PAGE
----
My Poor Lawn and (my poor husband)

Our son Karl has been home from college for a couple weeks.  He was waiting until the first of June and his apartment to open up.  Then he’ll be back in Cedar Falls and moved out.  He offered to mow the lawn one more time before he left.  With the weather being so rainy we decided the best opportunity to get it mowed would be this afternoon.

He ended up having to leave this big patch not mowed.

It was too wet and he was leaving tracks…


He almost got stuck.  Stuck in the lawn???  Really.


If this is my lawn.  Imagine the farm fields.  It getting really bad in our area.  The guys here have about half a crop in.  We are quickly approaching the time frame when corn needs to be in the ground and planted or it won’t make a crop.  Luckily beans can be planted later but still, it’s getting VERY frustrating for farmers especially when the radar looks just like this as I am writing this blog post…..

I live at the point of the arrow.  The whole line of storms is coming my way in a line that appears like it is going to stay right on top of us for a long time.  We are expecting rain through Saturday with a break Sunday and Monday…then rain again for a few days.  The weather service says to expect torrential rain.

This is really taking a toll on my poor husband.  He’s a worrier.  All the farmers in our area just look sad when I see them.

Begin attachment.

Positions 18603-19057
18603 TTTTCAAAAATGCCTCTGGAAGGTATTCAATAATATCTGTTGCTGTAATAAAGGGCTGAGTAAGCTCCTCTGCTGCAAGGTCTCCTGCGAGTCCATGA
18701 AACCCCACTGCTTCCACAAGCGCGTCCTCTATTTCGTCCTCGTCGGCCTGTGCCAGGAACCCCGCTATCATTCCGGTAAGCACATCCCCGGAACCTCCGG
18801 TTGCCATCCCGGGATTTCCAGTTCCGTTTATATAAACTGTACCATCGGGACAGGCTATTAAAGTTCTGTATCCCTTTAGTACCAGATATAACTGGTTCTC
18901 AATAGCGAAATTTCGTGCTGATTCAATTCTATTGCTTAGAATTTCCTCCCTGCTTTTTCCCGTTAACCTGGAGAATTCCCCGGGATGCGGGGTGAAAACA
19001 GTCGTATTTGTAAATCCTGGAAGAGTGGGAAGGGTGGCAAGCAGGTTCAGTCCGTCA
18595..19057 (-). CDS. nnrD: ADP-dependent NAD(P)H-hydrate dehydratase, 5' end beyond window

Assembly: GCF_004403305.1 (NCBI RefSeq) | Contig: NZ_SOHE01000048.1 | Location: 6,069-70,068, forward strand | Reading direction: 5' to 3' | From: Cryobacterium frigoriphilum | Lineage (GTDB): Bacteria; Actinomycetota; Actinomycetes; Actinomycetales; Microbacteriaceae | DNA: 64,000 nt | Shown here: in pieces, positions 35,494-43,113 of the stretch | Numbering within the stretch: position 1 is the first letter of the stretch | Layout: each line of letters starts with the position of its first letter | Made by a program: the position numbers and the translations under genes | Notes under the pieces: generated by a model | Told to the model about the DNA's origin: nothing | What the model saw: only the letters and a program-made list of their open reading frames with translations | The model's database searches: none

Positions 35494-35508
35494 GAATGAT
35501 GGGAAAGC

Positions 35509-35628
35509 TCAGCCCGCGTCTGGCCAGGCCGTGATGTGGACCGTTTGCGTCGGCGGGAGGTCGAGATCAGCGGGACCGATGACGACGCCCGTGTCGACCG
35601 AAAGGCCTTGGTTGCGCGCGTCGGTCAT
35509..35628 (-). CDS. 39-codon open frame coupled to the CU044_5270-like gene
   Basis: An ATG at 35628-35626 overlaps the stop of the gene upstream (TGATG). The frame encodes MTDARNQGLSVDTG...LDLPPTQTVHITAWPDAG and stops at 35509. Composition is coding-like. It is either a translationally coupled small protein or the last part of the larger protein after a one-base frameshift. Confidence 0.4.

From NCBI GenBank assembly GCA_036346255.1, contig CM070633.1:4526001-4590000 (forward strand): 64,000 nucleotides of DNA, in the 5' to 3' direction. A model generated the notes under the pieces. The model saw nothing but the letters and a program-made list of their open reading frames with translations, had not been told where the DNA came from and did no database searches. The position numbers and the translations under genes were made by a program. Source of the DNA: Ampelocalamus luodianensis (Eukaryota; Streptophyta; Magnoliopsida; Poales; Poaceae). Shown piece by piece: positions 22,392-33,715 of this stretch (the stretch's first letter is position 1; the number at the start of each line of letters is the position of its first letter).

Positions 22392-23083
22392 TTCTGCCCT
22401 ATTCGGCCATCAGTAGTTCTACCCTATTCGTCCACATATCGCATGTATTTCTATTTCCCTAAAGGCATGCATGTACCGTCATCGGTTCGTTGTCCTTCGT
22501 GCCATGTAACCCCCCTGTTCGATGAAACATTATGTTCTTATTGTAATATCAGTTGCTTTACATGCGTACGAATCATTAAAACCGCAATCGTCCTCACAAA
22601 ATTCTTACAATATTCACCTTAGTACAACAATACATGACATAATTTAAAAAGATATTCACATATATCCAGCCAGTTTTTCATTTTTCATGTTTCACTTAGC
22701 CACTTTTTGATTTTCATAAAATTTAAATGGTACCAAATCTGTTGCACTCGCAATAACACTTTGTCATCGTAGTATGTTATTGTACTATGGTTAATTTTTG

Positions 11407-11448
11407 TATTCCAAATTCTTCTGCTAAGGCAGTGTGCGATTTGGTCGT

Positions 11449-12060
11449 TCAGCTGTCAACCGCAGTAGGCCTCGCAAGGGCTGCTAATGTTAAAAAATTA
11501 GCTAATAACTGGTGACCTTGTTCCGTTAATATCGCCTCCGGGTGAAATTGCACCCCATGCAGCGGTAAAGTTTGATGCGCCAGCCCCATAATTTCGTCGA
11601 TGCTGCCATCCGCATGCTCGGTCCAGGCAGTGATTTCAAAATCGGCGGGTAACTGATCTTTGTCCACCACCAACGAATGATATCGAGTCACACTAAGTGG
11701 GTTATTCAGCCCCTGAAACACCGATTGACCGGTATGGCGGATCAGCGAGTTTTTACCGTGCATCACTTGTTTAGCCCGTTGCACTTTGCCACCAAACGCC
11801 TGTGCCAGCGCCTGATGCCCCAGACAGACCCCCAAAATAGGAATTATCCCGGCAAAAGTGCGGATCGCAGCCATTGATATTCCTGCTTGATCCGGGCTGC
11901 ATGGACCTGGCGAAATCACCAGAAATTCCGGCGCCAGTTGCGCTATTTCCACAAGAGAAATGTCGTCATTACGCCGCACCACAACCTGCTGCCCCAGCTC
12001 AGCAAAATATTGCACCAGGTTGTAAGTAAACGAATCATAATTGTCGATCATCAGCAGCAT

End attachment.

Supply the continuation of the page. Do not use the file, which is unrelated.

5 thoughts on “My Poor Lawn and (my poor husband)”

  1. ARGH! the rest of the country sighs w you! we can’t afford higher pricese bc of rain, or draught…. the gas is enough.I was just out in my “little” garden my peas finally flowered this week, but I don’t think I’ll get many as we are getting the dry heat that you so desperately need.

  2. Oh how I wish some of the rain could be sent to New Mexico. We are so dry, farmers here are worried there won’t be enough rain this year for the chili crops and ranchers are selling off their cattle herds because there is nothing for them to eat. Cattle feed is too expensive for a long term solution. I grew up on a farm in central Illinois and I know what your hubby is going through. My dad worried all the time about weather and crop prices. Farmers really are huge gamblers!

  3. I live in the Twin Cities, so I’m not a farmer. I see your area on our weather maps, and I’ve seen flood alerts there the past few days. It is amazing how fast things change, last summer we were looking at drought conditions.

    I hope you can get corn planted soon.

  4. I echo Marsha’s comment. Three years of drought and not a break in sight. I know all of that moisture is as much of a hardship for farmers in your area as the drought is for ranchers down here. I see too many of those sad, worried faces every time we make a trip to town. Not to mention around my dining room table as I feed a crew. Hope y’all dry out and hope we get soaked.

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